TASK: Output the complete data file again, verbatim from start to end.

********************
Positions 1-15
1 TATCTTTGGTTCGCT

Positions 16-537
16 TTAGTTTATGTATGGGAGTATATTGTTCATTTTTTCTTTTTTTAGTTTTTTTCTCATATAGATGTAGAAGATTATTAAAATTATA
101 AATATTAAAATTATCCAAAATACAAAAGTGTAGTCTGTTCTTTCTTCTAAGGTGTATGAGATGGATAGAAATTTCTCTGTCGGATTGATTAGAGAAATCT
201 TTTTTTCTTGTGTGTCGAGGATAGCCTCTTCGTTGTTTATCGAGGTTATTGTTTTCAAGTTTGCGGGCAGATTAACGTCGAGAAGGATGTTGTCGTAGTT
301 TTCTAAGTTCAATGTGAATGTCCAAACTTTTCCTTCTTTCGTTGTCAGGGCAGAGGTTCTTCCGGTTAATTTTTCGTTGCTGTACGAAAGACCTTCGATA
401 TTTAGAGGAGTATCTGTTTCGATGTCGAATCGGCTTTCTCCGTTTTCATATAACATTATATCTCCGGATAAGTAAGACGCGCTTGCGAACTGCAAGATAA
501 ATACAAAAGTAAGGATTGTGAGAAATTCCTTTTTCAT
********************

Positions 1-15
1 TATCTTTGGTTCGCT

Positions 16-537
16 TTAGTTTATGTATGGGAGTATATTGTTCATTTTTTCTTTTTTTAGTTTTTTTCTCATATAGATGTAGAAGATTATTAAAATTATA
101 AATATTAAAATTATCCAAAATACAAAAGTGTAGTCTGTTCTTTCTTCTAAGGTGTATGAGATGGATAGAAATTTCTCTGTCGGATTGATTAGAGAAATCT
201 TTTTTTCTTGTGTGTCGAGGATAGCCTCTTCGTTGTTTATCGAGGTTATTGTTTTCAAGTTTGCGGGCAGATTAACGTCGAGAAGGATGTTGTCGTAGTT
301 TTCTAAGTTCAATGTGAATGTCCAAACTTTTCCTTCTTTCGTTGTCAGGGCAGAGGTTCTTCCGGTTAATTTTTCGTTGCTGTACGAAAGACCTTCGATA
401 TTTAGAGGAGTATCTGTTTCGATGTCGAATCGGCTTTCTCCGTTTTCATATAACATTATATCTCCGGATAAGTAAGACGCGCTTGCGAACTGCAAGATAA
501 ATACAAAAGTAAGGATTGTGAGAAATTCCTTTTTCAT